Tuesday PM April 17th, 2007
by: Ed Mayberry, April 17, 2007 5:04:00 am
Today is the deadline for filing your tax return, or requesting an extension. The April 15th deadline was pushed back two days this year because the 15th fell on a Sunday and the 16th was a holiday in Washington D.C. Folks directly affected by this week's storm in the northeast will have two more days, until the 19th. The IRS says it expects to process 136 million returns this year.
The IRS says people directly affected by the storm that hit the northeast over the past couple of days have the opportunity for a two-day extension to file federal tax returns. That means affected taxpayers have until midnight Thursday, the 19th, to file. For everyone else, the filing deadline is tonight at midnight. In explaining the extra 48 hours, IRS Commissioner Mark Everson notes that it was an ''unusually forceful storm'' hitting close to the filing deadline. To avoid getting hit with late fees, affected taxpayers should mark their paper returns with the words ''April 16 storm.'' For those filing electronically, the IRS says to use tax software's ''disaster'' feature if available.
The CVS drugstore chain is accused--by Texas Attorney General Greg Abbott--of not protecting customers from identity theft. A lawsuit accuses the Rhode Island-based chain of dumping records that included credit card numbers and medical information in the garbage. Employees at a CVS store in Liberty, about 43 miles northeast of Houston, allegedly dumped more than 1,000 different customer records in a garbage bin behind the store. The store was apparently being vacated by CVS. The records were found March 19th. Abbott says they included credit and debit card numbers and medical prescription forms with names, addresses and other info. CVS says it has "firm policies in place at all 6,200 of our stores designed to protect patient privacy in our pharmacies, including procedures to ensure that waste material generated in our pharmacies that contain confidential patient information is not placed in store dumpsters, but is instead returned to our warehouse facilities for secure disposal. The materials in the dumpster of our recently-vacated store in Liberty did not involve recent transactions or recent prescription information." CVS could face penalties of up to $500 for each abandoned record. The lawsuit is the fourth of its kind Texas has filed against a business since the 2005 law was passed.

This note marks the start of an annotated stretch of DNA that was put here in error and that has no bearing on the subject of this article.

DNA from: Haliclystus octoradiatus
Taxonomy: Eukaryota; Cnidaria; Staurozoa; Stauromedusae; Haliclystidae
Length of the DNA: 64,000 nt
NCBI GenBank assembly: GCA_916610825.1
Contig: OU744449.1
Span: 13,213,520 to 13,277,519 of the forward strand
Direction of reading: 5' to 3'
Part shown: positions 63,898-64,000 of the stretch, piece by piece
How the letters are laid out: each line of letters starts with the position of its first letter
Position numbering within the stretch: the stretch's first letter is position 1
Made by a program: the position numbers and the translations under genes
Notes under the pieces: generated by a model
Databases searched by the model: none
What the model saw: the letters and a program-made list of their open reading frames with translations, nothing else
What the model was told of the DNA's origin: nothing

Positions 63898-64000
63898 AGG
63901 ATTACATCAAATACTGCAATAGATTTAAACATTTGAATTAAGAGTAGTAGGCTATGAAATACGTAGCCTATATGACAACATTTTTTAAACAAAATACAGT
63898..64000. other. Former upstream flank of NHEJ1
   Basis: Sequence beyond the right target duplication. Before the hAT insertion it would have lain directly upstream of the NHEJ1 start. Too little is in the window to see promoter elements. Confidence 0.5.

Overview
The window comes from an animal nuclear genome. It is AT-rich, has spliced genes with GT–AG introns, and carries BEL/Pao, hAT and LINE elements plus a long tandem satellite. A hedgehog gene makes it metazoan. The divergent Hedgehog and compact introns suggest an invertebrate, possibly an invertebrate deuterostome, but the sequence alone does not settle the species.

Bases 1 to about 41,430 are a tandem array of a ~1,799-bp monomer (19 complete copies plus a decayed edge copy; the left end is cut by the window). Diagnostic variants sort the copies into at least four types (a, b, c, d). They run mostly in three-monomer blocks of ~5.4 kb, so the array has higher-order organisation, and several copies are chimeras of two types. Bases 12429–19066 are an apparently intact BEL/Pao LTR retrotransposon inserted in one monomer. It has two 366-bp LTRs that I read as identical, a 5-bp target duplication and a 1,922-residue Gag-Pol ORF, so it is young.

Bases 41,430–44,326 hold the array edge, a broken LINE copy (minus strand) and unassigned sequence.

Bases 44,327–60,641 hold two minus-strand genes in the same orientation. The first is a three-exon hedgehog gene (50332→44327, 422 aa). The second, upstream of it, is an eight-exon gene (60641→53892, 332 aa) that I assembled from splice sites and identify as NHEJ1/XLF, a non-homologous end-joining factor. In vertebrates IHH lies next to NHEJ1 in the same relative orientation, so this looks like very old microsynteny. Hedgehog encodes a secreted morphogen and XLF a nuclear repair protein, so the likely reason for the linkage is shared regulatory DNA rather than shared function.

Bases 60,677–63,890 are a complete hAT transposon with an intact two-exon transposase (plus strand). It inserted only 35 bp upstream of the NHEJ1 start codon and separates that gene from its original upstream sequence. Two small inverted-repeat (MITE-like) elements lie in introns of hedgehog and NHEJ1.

AT&T announced it's settled with 13 data brokers it accused of fraudulently obtaining customer phone records. The lawsuits are AT&T's first involving so-called "pretexting.'' San Antonio-based AT&T says the brokers agreed to an undisclosed cash settlement and not to seek customer data in the future. The agreements reached within the last month are over lawsuits filed in San Antonio and San Francisco. AT&T spokesman Fletcher Cook says two other settlements are expected to be entered soon. "Pretexting'' is when customer data is accessed by data brokers posing as customers--to get unauthorized online accounts where they could see calling records and other information. AT&T says the data brokers didn't obtain social security numbers, driver's license number or financial information.
Reliant Energy says some customers will see their electricity rates drop ten percent in May, as rates drop from an average of 16.3 cents to 14.6 cents per kilowatt-hour for customers using 1,000 kilowatt-hours per month. The change is for some 470,000 customers on Reliant's "residential service plan." Customers will see the new rates reflected on their bills starting May 21st. Reliant also introduced a month-to-month wind plan that will cost 14.6 cents—the same as residential service and 12-month fixed-rate plans. Gexa Energy plans to roll out new plans and rates next week.
The U.S. Supreme Court has rejected an appeal by an Enron investor who sought to reinstate the fraud conviction of former Chairman Ken Lay, to claim a portion of his estate. Russell Butler wanted to reclaim some of the $8,000 he invested in Enron stock. Lay died in July after being convicted for his role in Enron's collapse. A federal judge voided the conviction, saying Lay hadn't been able to exercise his right to appeal.
The news is enough to make American travelers in Britain cry in their pints. The British pound sterling broke through the $2 mark for the first time in nearly 15 years. The move came after new data showed an unexpected surge in inflation, prompting speculation that the Bank of England could be boosting rates. The rate is now $2.00574 equaling ?1. Because of the pound's appreciation over the past few months, a Big Mac sandwich at a McDonald's restaurant in London now costs the equivalent of about $4, and a pint of beer at a local pub costs more than $5. Tourism operators say there may be an increase in bookings to the U.S., with shopping trips to New York having been popular in recent months.